Join the Big Garden Birdwatch this weekend

Bowdleflode News No. 33 – February 2021
As we face more time at home this year WHAT can you see from your window?

From January 29—31 twitchers (bird-watchers) can take part in the RSPB’s Big Garden Birdwatch, the world’s largest wildlife survey.  Wildlife watchers are invited to spend an hour each day taking a note of the birds visiting their garden and outdoor spaces and to submit notes, photos or footage online.  Last year an impressive 7,200 people contributed to the project.

House sparrows were the most spotted bird in Oxfordshire in 2020 – despite the fact that they are in national decline – followed by blue tits and starlings.  Blue tits are common, thanks to people putting out food and putting up nesting boxes.  They are on the rise nationwide. Other birds in the top 10 in 2020 were goldfinches and long-tailed tits.

For many people, garden birds provide a vital connection to the wider world and bring a lot of joy.  Lockdown brought few benefits, but the last year has either started or reignited a love of nature for many.  By taking part in the Birdwatch you are helping to build an annual snapshot of how birdlife is doing across the UK.  The data collected by the survey aims to show how they have fared since the project started more than 40 years ago.

New species at Marwell Zoo 

Marwell Zoo in Hampshire recently welcomed a group of bantengs to the zoo! Keepers report that Dewi, Anisa, Jin and Henky are settling in well.

These fascinating herbivores are found throughout the tropical forests of Southeast Asia.  They are often mistaken for domestic cattle because they’re very similar in size and in their general impression.  In fact they are everything domestic cattle aren’t!

Banteng are one of the few remaining species of totally wild bovids in the world.  The behaviour of the banteng is unique because they spend the majority of their time in dense remote forests.  They emerge at night and in the early morning, to forage on grasses growing at the edge of the forest or in glades. They are incredibly elusive and very rarely sighted.  Classed as Endangered on the IUCN Red List, there are thought to be less than 8,000 left in the wild.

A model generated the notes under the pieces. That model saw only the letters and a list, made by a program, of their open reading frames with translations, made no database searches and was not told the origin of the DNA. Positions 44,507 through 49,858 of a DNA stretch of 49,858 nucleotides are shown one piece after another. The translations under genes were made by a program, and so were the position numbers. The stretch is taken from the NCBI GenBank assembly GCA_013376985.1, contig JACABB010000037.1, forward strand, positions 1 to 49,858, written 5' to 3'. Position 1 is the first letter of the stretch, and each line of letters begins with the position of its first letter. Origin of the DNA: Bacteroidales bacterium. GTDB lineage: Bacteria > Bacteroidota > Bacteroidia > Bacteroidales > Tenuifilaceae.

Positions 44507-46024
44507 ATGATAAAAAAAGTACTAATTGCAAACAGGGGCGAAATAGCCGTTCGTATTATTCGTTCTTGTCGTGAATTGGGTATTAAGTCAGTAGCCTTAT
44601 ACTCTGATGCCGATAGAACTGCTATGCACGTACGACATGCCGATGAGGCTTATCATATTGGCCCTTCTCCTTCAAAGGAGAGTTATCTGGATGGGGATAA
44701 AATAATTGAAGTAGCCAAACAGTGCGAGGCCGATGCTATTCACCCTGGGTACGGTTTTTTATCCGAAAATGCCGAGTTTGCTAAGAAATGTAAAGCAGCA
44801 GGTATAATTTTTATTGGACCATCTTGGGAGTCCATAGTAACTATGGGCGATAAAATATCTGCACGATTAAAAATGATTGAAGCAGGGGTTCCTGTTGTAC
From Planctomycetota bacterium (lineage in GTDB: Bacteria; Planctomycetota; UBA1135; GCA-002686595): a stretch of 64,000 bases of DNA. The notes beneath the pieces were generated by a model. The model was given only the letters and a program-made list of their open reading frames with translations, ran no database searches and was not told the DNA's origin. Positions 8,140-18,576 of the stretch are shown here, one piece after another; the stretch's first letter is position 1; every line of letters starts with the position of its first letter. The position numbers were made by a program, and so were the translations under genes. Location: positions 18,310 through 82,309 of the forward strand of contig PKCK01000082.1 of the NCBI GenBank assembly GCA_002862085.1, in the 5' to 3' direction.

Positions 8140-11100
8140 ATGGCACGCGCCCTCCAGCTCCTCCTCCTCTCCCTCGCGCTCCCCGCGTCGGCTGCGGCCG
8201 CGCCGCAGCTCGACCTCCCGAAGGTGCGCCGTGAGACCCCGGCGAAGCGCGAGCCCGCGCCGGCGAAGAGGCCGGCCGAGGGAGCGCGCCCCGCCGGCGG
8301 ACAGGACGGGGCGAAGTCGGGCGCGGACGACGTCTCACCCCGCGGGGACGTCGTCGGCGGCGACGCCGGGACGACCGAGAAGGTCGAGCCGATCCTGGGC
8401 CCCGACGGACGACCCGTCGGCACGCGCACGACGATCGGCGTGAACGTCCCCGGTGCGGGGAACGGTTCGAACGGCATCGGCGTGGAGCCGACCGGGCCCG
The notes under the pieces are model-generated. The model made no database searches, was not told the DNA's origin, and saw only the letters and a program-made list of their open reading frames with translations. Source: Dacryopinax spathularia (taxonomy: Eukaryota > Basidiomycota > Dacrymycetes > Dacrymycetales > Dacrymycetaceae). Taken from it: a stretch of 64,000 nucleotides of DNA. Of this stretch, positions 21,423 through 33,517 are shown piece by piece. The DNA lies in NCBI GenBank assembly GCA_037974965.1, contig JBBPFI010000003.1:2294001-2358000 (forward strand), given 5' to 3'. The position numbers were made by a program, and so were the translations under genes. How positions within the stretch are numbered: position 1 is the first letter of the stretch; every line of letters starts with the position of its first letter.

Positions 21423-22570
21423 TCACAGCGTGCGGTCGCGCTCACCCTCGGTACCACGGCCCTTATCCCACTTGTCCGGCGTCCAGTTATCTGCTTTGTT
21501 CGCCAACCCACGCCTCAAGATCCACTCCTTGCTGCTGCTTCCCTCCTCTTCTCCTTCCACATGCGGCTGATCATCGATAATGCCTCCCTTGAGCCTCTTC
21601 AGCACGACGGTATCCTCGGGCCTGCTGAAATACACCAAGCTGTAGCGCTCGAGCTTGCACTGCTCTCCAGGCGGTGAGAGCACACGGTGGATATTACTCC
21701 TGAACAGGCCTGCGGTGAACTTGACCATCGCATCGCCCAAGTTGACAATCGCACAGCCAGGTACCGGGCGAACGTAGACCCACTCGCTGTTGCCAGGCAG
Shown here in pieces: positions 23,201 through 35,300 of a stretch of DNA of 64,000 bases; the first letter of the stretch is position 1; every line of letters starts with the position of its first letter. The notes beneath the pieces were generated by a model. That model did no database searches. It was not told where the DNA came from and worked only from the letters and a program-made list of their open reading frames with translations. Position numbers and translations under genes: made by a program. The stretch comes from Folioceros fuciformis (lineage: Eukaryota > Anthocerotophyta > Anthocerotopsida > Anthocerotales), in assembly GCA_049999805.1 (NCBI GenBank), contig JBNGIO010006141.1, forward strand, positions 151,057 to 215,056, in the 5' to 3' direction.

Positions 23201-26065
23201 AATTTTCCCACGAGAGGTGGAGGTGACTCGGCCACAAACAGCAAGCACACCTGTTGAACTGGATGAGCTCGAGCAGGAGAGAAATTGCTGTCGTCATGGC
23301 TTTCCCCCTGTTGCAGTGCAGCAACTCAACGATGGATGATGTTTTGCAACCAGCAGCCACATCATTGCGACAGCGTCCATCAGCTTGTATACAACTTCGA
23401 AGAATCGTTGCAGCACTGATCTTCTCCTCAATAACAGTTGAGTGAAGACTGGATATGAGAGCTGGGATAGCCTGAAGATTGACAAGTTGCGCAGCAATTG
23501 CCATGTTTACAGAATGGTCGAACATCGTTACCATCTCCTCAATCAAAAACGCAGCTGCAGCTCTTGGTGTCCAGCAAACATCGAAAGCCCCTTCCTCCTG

The Mangrove Miracle

Mangrove swamp from the air

It’s no secret that the forests of the world have been under pressure from human activities for some time now. We tend to only think of tropical forests, like the Amazon, as bearing the brunt of the impacts of deforestation and other drivers of forest clearance. But there is another forest type that has been subject to more degradation and destruction than any forest type on Earth over the last 50 years: mangrove forests.

Flooded mangrove swamp

These extraordinary life forms are responsible for protecting coastlines, harbouring monkeys, safeguarding reefs, providing nurseries, supporting communities and deterring human-induced climate chaos at a rate better than any other tree. The silent superheroes of the natural world, if you will. Alongside all of this, the mangrove ecosystem also stores a huge amount of carbon, and are incredibly efficient at doing it too – absorbing and storing carbon at up to 10 times the rate of any other forest.
Since 1980 alone more than 20% of the world’s mangrove forests have been cleared, according to the Food and Agriculture Organization of the United Nations. Less than half the Earth’s original mangrove forest cover remains. A staggering fact considering the benefits and vital role they play.

Mangrove roots

It’s only with the amazing work from organisations such as Fauna & Flora International (FFI) that these ecosystems might stand a chance. The FFI have pledged with partners to protect and restore mangroves by buying land under threat of clearance for tourism development or fruit plantation expansion. The protection and restoration of mangroves is critical to the fight against climate change, as well as central to ensuring local communities are protected from climate impacts. It’s clear if it continues the fallout could be detrimental to the future of billions of people, billions of animals – and of course our planet.

Bowdleflode of the Month



Created by MARGOT from Castle Hill Primary School, Chessington, UK

This month we shine our spotlight on Margot’s creation of MOBEAVERCAMPI!

MOBEAVERCAMPI has the head of a moose, body of a beaver and a tail like a fish. They have a diet of fish and fruits and are curious creatures!